October 22 - Focus remains strong at Base Camp
This is Wally Berg calling from Everest Base Camp on October 22, which most of you know was our ‘would-be’ summit attempt.
I’ve received a lot of I hope good-natured ribbing since the entire team returned to Base Camp about my statements about not-bad wind or moderate wind, or what have you, up at Camp 3 a couple of days ago, and even when we returned to Camp 2. Yeah, we were in some wind up there. The team was strong sitting up there on the Lhotse Face. I still think it was conditioning and it will be good for us when we get to the South Col where even in the best of conditions, every time I’ve been there (save one or two) there’ve been some real winds.
But the winds at this point have us shut down. You may be wondering, is this discouraging, how are those guys feeling, my God this has been going on a long time. Actually, I can report to you that amongst the five of us David Burger, Brad, Maegan, Garry and myself, along with Leila and Grant our support team you get a focus, you get determination, what have you, single-mindedness, stubbornness. That’s not what it’s about. We know we’re going back up there one more time.
We have excellent weather forecast. It’s really interesting this year, for the first time ever at Everest, the Sherpas take the weather forecast that comes from the members seriously. I’ve never seen them do that they normally think it’s a joke. The weather data that we’re getting from Explorersweb and Adventure Weather, and the data and forecast we’re getting really excellent ones from Michael Fagin in Seattle, have really been right on. We’re watching them, sometimes they don’t look all that good.
But no I’m not discouraged because I spent the last 15 years trekking and/or climbing in the Khumbu Region, the Everest Region in October and November. And I know very well that every year you look up there at Everest, as I do every day I get a chance. And some days that plume is up there, some weeks it’s up there, and sometimes it goes away.
We’ve got the right team both Sherpas and climbers. Still having a great time. We miss our families, home and support we’re getting. But when you’ve got what you have going for us like we do, you don’t think about giving up until you give it a shot. You just want to time it right. So, it’s a matter of patience and we’ve got that right now.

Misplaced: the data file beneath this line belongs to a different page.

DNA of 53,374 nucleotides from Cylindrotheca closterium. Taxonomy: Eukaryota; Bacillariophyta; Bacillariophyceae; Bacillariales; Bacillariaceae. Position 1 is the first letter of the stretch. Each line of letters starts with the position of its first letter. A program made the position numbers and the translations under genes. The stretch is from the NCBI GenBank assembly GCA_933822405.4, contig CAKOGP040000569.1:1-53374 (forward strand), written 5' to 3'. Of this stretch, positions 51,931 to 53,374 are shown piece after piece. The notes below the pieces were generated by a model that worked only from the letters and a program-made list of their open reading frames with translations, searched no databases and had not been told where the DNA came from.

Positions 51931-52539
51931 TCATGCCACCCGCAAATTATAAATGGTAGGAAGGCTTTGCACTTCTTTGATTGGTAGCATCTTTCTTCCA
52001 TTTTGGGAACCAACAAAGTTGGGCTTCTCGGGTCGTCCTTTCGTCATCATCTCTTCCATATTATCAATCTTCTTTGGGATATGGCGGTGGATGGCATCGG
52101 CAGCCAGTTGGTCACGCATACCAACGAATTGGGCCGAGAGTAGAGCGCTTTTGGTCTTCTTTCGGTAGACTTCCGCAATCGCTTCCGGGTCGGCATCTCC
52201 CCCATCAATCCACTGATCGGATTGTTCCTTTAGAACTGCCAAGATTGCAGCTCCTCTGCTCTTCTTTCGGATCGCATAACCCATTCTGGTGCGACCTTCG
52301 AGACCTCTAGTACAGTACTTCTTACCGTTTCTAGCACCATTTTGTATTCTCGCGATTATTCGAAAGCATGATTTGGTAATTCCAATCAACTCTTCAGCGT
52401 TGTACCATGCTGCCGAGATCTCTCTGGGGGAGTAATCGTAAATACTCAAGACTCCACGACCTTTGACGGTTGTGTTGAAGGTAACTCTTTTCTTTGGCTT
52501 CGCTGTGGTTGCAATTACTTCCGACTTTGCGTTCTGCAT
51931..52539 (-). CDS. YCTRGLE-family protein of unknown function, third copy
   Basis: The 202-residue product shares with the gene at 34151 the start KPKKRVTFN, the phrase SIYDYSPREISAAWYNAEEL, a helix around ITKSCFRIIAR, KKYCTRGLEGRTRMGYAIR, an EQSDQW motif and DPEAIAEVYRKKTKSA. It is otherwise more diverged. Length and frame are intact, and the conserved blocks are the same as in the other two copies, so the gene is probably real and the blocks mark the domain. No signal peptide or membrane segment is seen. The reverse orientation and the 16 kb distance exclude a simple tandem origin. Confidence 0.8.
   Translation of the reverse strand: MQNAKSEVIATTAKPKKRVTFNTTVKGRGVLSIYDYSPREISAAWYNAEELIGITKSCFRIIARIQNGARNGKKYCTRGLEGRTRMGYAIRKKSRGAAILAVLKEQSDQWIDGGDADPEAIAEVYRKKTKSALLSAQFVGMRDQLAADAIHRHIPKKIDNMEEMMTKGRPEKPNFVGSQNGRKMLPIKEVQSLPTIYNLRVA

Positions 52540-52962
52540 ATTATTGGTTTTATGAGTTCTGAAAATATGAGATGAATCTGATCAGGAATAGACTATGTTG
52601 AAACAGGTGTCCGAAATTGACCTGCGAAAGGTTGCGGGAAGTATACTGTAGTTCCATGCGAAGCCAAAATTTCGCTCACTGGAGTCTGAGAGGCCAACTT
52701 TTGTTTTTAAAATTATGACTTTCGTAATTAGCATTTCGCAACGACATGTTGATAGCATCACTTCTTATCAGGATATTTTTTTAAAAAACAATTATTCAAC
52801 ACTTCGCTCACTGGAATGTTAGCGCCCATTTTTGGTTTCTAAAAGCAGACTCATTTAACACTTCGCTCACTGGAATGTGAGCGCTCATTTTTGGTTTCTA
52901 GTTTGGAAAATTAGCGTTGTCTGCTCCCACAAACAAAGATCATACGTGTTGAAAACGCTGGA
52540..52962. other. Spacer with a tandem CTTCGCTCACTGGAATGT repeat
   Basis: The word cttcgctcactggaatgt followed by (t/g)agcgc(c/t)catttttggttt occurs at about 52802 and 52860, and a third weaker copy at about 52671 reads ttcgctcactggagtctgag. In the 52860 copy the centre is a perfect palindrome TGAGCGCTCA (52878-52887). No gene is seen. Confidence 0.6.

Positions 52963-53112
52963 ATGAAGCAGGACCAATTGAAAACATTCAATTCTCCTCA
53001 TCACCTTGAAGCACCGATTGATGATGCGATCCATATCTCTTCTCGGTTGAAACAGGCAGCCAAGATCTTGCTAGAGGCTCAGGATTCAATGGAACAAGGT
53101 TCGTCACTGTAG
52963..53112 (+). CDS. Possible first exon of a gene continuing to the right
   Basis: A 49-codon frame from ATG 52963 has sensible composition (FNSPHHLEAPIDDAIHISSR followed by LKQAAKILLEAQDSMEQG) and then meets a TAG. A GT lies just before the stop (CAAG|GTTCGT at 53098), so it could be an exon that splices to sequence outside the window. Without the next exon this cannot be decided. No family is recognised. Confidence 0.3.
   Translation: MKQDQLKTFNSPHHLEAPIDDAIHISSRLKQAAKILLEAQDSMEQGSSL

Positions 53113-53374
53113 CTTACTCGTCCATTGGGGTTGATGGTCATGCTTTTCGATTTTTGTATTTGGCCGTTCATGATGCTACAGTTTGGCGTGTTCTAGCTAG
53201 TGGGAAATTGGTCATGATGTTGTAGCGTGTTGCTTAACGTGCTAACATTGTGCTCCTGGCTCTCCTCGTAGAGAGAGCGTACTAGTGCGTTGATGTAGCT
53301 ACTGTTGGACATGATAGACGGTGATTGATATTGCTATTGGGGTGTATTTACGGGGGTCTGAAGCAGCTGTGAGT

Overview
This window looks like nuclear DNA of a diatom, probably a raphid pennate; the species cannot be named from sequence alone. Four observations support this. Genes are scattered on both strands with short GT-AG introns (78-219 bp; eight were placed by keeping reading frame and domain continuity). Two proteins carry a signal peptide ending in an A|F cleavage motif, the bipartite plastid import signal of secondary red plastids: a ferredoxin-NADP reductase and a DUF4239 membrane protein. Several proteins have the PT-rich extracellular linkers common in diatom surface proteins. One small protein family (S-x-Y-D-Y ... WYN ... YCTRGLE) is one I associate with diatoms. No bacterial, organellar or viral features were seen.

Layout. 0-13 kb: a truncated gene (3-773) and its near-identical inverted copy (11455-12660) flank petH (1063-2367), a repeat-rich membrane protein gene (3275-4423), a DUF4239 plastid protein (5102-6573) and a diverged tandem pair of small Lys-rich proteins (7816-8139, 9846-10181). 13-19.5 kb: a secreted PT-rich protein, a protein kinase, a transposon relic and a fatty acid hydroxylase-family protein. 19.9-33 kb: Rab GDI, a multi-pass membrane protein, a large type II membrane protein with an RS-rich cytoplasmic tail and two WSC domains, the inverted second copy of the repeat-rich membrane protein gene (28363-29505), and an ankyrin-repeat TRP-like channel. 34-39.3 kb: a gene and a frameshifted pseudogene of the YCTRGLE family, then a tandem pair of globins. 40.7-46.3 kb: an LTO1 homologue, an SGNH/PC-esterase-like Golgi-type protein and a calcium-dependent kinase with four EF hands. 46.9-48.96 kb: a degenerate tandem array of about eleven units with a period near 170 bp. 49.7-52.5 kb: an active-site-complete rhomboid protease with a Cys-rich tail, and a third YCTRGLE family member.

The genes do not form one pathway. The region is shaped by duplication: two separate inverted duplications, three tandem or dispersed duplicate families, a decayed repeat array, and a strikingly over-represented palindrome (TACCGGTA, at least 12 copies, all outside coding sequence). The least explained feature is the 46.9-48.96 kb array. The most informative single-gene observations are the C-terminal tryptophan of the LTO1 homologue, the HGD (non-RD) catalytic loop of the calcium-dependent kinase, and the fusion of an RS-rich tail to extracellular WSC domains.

I’m going to be going to Antarctica with Gus Pope and Will Cross to climb Vinson, Berg Adventures’ ascent of Vinson, at the end of November. I know Brad Johnson has the Banff Mountain Book Festival on his mind because of his guidebook which I’m almost certain was nominated for an award there and may well win. We miss our families. I could go on and on about how each person here talks about loved ones who are missed and the support that’s appreciated.
But this is our mountain this year. She’s going to get the last word. But we came here for the long haul, the real summit attempt. It could be coming up in a few days, could be more like October 30 November 2, my lucky days when I climbed Cho Oyo a few years ago. We’re going to decide that, again, based on those reliable weather forecasts from Fagin as well as the data that comes in from Adventure Weather and Explorersweb. And when we get that, we’ll make a plan with the Sherpas, rest when we need to, move and strike when the time’s right.
In this increasingly autumn Everest region season, the days are cooler, the sky is always very blue and those winds are up there sometimes. It’s that beautiful, crisp-weather autumn that you hear about that has made trekking in the Khumbu this time of year so famous.
Base Camp’s a cold place in terms of outside air temperature. But inside our dining tent, where I’m going to go right now to enjoy dinner with the others, we’ve got a propane heater going and we’ve got some excellent food from Parsong coming on the table. So, ciao for now and we’ll report about our decision whether to go soon or wait a little bit longer as soon as we make it in the next day or so.